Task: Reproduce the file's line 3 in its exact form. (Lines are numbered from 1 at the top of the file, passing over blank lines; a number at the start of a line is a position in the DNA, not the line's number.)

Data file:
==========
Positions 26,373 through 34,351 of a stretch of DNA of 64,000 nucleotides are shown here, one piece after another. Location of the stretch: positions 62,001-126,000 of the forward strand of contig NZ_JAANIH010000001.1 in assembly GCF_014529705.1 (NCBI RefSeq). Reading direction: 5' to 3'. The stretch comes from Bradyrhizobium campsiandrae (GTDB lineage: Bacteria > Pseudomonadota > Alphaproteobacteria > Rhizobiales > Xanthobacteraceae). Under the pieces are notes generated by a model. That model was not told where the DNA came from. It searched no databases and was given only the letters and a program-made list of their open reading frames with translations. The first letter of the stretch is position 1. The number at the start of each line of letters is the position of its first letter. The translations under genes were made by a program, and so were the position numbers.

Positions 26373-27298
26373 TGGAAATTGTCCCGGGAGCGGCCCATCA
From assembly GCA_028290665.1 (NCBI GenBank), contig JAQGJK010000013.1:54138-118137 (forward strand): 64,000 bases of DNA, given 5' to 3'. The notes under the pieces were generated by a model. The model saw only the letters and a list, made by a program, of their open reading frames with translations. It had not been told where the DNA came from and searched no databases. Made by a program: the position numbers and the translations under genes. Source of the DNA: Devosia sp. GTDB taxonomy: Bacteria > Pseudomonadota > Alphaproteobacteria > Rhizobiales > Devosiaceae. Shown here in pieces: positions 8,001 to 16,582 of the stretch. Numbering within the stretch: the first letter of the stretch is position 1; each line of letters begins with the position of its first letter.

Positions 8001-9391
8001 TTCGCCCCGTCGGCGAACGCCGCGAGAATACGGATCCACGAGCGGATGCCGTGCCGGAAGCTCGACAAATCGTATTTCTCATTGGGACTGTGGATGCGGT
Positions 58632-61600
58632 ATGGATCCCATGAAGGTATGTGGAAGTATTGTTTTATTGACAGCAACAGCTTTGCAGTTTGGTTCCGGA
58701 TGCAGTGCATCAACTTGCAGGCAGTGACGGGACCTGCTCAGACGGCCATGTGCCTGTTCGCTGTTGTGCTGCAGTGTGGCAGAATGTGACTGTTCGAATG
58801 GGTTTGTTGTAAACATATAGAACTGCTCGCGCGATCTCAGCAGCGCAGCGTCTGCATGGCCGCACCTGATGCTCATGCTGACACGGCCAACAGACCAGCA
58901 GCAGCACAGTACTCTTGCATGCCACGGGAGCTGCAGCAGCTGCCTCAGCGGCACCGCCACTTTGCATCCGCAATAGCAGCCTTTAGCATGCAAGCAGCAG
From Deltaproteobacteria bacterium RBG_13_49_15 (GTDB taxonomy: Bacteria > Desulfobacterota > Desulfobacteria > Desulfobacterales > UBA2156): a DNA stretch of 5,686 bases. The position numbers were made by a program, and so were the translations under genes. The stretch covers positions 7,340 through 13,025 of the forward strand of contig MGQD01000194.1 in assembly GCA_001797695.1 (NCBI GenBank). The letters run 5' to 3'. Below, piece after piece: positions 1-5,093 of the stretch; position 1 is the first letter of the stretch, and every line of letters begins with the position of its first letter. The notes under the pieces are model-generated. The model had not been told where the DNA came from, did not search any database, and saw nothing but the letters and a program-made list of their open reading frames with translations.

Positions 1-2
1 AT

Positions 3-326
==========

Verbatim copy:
26373 TGGAAATTGTCCCGGGAGCGGCCCATCA